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By Eve Ensler

Ambiguous UpSparkles From the Heart of the Park (Mic Check/Occupy Wall Street)

I have been watching and listening to all kinds of views and takes on Occupy Wall Street. Some say it’s backed by the Democratic Party. Some say it’s the emergence of a third party. Some say the protesters have no goals, no demands, no stated call. Some say it’s too broad, taking on too much. Some say it is the Left’s version of the Tea Party. Some say its Communist, some say it’s class warfare. Some say it will burn out and add up to nothing. Some say it’s just a bunch of crazy hippies who may get violent.

I have been spending time down at Zucotti Park and I am here to offer a much more terrifying view.   Read more

By Elizabeth Austen

Letter to a Young Writer

Dear Writer,

Years ago I heard Stanley Kunitz say, “The first job of the poet is to become the person who could write the poems.”

For a long time I thought this meant I had to become a better person than I am. I thought I had to become virtuous and perfect, so that the Muse would give me wise and beautiful poems.

But what I know now is that all (all!) I needed to do is to become myself, not someone else’s idea of me.   Read more

By Claudia Rowe

Add Kids and Stir

When I was last at Hedgebrook, two writers-in-residence were pregnant, and I – single, childless, about to turn 41 – could not hide my envy. It was not that I desperately loved children. I didn’t even know any children. But I wondered about missing out on the experience of family. I wondered if it would limit me, as a person and as a writer.

Years before, a friend had urged that I take full advantage of my solitary life: “It won’t be this way forever,” he said. “Do your work now.” Yet I was antsy, wandering around my tiny mountain home. Jumpy. The silence clogged my brain and I could not commit to the voice on the page.   Read more

By Monique Truong

I blame Laura Ingalls Wilder for my constant craving for homemade pies

I blame Laura Ingalls Wilder for my constant craving for homemade pies.  On the pages of her Little House series of books, I learned that Ma could make pies out of almost anything: green pumpkins (The Long Winter), black birds (Little Town on the Prairie), dried apples (By the Shores of Silver Lake), and even vinegar (Little House in the Big Woods). In fact, the only time when Ma did not bake a pie was when their eponymous little house was on the prairie, where “stewed dried blackberries and little cakes” were the closest things that Pa and the girls got to a proper dessert and that was only at Christmas dinner.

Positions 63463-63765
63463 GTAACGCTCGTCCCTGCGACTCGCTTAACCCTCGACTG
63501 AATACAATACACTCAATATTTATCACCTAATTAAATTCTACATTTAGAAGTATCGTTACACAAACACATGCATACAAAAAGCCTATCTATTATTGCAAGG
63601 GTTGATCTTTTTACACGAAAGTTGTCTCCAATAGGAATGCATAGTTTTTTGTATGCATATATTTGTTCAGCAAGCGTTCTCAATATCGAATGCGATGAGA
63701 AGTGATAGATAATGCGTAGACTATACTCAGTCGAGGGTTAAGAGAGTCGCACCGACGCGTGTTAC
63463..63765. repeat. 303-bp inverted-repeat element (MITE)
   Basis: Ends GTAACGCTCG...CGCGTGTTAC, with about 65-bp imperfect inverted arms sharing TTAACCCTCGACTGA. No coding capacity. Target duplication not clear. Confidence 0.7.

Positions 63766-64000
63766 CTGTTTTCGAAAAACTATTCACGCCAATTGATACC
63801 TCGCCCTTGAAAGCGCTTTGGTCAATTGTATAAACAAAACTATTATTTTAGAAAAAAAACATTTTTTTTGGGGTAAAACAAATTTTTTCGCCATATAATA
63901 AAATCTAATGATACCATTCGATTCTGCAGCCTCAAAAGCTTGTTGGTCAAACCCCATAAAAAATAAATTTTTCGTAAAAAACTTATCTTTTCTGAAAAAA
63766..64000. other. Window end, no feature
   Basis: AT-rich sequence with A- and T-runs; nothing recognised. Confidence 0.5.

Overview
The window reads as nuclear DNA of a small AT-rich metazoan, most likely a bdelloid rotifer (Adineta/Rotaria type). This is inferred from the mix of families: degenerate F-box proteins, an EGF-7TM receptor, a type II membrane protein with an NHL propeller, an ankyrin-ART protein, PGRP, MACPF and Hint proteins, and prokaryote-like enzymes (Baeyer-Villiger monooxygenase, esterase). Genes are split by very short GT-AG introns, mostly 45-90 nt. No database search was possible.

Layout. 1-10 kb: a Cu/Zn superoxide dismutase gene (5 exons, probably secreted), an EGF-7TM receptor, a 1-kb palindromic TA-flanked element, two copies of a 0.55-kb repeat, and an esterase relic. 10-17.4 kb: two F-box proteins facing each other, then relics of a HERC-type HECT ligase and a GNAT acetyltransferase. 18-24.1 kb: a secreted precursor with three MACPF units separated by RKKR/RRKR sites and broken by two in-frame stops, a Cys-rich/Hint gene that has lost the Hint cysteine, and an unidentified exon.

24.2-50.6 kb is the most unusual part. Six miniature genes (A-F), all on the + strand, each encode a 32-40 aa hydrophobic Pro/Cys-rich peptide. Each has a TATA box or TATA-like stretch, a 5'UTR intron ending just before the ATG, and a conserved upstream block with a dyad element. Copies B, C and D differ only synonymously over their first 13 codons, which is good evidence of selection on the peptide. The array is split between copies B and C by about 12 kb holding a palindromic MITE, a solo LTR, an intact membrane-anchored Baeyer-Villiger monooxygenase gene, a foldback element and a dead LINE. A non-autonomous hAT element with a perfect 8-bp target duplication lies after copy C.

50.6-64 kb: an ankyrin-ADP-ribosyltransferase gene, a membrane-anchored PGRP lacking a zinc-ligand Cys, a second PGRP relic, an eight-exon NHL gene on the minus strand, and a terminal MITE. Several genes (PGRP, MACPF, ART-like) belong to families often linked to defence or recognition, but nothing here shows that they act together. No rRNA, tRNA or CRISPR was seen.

When I was eight and speeding through every book by Wilder that I could find—eschewing Farmer Boy till the very end because it was, eww, about a Boy!—every sentence about pie making and eating was pure magic to me. They still are. While I have put away now, along with other childish things, my calico sunbonnet (I will leave it up to you, dear reader, to decide whether I mean this figuratively or literally), I have kept close to my heart and my open mouth Wilder’s vivid evocation of the Good American Pie.

Like many quintessentially American fare, pies were foods that I read about but that I rarely ate at home when I was growing up.   Read more

By Christine Johnson-Duell

Finding Pomegranates

I have always loved the Persephone/Demeter myth and as an MFA student, I discovered Eavan Boland’s poem, “The Pomegranate.” I loved its wistfulness, its wisdom, and its fierce ambivalence (simultaneous wanting: to protect a daughter from, and propel her into, life), especially because I’d always related to this myth as Persephone. The speaker says “…the best thing about the legend is/I can enter it anywhere.”

In the decade that followed grad school, I came across numerous Persephone/Demeter poems. In that decade, I had a daughter, but I never wanted to write a version of the myth. Other poets, better than I, had already done it; the world didn’t need another. And, unlike Boland’s speaker, I was uncertain where to enter it.

I did (and do) however, have a few opinions.   Read more

By Anne Liu Kellor